Great, original fun
Starring: Chris Hemsworth, Kristen Connolly, Anna Hutchison
Director: Drew Goddard
Running Time: 95 mins
The Cabin In The Woods is an American film about five college friends who decide to spend a weekend in an isolated country shack, however higher forces turn their fun and games into a nightmare.
There are few genres in film as tired and predictable as the haunted house/slasher thriller, but The Cabin In The Woods does a great job to change that up as much as possible. With an original and enjoyably playful take on the genre, the film proves a lot of fun throughout, and while some of its most outlandish ideas don’t always hit the mark perfectly, they help to make a typically tedious horror premise thoroughly entertaining.
Let’s start off with the film’s original take on the genre, because without that, this film would have been a truly dull watch. Part horror-parody and part full horror in its own right, The Cabin In The Woods cleverly takes a tired premise and pokes fun at all its tropes and clichés, all the while crafting its own genuinely entertaining horror story in the background.
In that, while the deliberately more generic action and kills are going down in the country shack, we get an interesting and often hilarious outside perspective into that age-old story, with a seemingly secret organisation appearing to be pulling all the strings of the students’ night of terror.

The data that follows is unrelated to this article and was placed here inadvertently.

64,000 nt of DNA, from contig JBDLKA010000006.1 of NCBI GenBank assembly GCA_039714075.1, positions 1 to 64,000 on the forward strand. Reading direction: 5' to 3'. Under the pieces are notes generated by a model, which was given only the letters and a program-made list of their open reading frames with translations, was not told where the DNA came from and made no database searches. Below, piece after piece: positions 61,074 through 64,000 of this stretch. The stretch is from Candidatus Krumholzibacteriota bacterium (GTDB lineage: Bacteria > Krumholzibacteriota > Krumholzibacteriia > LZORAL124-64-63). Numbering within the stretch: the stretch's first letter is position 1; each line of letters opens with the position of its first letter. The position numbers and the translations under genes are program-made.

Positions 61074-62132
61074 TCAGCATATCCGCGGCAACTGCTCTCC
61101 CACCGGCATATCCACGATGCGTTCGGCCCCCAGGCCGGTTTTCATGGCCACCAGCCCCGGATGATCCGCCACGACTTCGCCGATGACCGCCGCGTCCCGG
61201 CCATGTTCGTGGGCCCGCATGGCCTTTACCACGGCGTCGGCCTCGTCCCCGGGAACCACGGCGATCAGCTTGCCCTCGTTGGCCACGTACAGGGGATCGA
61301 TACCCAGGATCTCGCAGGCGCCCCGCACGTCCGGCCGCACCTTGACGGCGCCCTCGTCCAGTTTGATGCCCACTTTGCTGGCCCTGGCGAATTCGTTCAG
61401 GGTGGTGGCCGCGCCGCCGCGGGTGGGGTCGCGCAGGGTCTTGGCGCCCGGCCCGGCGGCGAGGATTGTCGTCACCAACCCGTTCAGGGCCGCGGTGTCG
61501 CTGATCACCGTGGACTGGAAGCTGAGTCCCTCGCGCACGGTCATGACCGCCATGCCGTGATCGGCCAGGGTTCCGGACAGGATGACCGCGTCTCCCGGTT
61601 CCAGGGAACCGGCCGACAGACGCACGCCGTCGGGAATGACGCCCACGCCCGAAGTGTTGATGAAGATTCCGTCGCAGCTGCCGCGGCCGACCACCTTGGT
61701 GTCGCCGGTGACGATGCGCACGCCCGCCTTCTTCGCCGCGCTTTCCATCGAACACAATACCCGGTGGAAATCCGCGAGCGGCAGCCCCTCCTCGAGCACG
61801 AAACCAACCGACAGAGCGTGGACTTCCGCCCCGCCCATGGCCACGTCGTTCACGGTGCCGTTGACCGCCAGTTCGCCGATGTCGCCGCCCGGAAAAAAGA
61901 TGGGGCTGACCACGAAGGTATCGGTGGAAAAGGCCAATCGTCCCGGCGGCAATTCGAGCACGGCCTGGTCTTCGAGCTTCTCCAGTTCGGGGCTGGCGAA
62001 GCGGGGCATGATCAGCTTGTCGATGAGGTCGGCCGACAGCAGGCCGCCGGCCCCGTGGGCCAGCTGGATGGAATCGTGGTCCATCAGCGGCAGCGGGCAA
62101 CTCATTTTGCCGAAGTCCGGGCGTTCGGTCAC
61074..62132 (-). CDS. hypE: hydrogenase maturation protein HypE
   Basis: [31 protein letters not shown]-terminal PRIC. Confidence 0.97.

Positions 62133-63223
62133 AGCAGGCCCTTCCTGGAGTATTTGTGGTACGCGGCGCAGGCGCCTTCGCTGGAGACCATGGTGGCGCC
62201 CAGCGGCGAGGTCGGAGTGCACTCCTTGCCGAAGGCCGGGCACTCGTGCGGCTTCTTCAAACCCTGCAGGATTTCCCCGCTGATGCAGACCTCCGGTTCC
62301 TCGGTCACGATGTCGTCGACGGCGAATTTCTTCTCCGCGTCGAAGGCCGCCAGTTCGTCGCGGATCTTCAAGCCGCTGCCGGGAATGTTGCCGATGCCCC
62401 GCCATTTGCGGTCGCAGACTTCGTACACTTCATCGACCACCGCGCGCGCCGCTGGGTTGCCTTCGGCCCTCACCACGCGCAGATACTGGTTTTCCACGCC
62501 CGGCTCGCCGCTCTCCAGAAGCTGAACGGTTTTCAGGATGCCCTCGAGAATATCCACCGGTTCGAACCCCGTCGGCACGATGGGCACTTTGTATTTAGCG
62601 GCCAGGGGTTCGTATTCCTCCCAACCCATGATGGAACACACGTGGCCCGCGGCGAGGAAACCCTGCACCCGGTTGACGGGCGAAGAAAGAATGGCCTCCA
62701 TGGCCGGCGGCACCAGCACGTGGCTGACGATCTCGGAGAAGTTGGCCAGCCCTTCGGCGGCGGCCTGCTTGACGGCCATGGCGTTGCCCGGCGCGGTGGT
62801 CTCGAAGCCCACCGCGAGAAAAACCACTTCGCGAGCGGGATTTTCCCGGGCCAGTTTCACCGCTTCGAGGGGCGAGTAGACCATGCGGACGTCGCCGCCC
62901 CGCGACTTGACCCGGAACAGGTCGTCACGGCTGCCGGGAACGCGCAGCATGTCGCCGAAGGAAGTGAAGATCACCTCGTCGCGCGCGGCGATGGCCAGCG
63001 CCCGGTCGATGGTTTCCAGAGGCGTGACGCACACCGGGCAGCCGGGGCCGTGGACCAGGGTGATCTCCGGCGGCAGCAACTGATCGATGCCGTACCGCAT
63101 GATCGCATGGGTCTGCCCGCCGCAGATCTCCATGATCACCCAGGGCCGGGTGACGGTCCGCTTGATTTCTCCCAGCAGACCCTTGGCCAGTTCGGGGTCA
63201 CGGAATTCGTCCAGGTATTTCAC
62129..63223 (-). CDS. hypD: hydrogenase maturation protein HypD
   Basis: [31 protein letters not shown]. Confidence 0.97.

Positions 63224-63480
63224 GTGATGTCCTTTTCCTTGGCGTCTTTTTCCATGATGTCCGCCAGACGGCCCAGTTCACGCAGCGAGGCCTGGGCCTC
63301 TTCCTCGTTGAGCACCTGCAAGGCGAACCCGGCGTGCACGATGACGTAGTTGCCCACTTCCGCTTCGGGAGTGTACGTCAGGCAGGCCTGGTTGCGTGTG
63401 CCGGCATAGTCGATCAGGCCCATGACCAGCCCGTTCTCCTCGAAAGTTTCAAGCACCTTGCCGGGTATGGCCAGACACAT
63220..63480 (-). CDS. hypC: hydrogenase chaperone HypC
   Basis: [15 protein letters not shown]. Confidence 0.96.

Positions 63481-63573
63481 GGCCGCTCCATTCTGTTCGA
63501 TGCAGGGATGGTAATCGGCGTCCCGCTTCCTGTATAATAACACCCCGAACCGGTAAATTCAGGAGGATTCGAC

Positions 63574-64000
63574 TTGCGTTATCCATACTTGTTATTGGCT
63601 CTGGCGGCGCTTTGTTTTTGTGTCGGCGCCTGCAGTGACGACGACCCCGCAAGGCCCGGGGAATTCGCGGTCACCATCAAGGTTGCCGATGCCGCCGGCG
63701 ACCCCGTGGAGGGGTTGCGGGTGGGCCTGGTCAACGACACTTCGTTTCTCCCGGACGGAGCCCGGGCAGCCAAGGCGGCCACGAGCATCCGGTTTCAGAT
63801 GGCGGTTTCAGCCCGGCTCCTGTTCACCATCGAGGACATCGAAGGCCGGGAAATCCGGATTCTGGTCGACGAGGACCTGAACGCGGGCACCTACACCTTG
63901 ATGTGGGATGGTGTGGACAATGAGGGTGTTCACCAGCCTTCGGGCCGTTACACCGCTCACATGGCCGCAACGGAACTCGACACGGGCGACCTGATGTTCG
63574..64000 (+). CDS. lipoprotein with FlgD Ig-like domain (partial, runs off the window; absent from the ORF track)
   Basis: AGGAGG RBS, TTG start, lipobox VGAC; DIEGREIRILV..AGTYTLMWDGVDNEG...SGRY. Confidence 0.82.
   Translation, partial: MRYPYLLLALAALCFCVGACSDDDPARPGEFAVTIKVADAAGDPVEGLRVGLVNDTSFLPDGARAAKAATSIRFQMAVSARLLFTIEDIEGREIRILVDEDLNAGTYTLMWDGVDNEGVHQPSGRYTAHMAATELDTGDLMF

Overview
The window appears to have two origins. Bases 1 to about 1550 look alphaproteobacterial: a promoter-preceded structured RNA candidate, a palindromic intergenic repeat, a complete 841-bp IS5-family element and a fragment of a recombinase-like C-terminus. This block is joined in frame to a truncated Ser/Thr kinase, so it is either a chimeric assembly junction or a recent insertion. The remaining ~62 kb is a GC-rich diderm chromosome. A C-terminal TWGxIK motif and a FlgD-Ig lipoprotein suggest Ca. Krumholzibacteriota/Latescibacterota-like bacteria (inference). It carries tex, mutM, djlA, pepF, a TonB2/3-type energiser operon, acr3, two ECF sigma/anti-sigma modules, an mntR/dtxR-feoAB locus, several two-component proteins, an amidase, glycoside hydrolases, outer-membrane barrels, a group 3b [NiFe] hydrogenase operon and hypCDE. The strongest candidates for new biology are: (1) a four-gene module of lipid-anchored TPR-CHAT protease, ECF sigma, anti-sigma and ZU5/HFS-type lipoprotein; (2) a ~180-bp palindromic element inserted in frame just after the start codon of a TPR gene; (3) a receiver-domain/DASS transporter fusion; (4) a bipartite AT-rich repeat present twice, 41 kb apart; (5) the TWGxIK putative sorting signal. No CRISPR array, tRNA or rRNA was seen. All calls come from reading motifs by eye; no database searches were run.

As well as being a really clever way of breaking the fourth wall and parodying the horror genre, the mystery and ambiguity as to just why this organisation is directing the rather excessive murder of a group of college students is what really feeds your interest throughout.
So, along with being able to enjoy the brain-dead thrills and spills of the horror, The Cabin In The Woods offers up genuinely unpredictable and interesting mystery to follow throughout, meaning that the film is enormously more layered than typical horror fare.
Having said all that, and while the film’s original take does make for an entertaining watch, its ambition sometimes goes beyond its actual abilities, with the reveals and explanations for the film’s key mysteries coming up a little short in the end, and failing to really impress in the way that the sense of ambiguity grabbed me so much.
Overall, I had a lot of fun with The Cabin In The Woods, principally because of its welcome original take on the horror genre that makes for both hilarious parody and genuine intrigue and excitement at the same time. It’s not always perfectly executed, and often misses the mark with some of its most outlandish ideas, but it proves a thoroughly enjoyable watch throughout regardless, and that’s why I’m giving it a 7.6.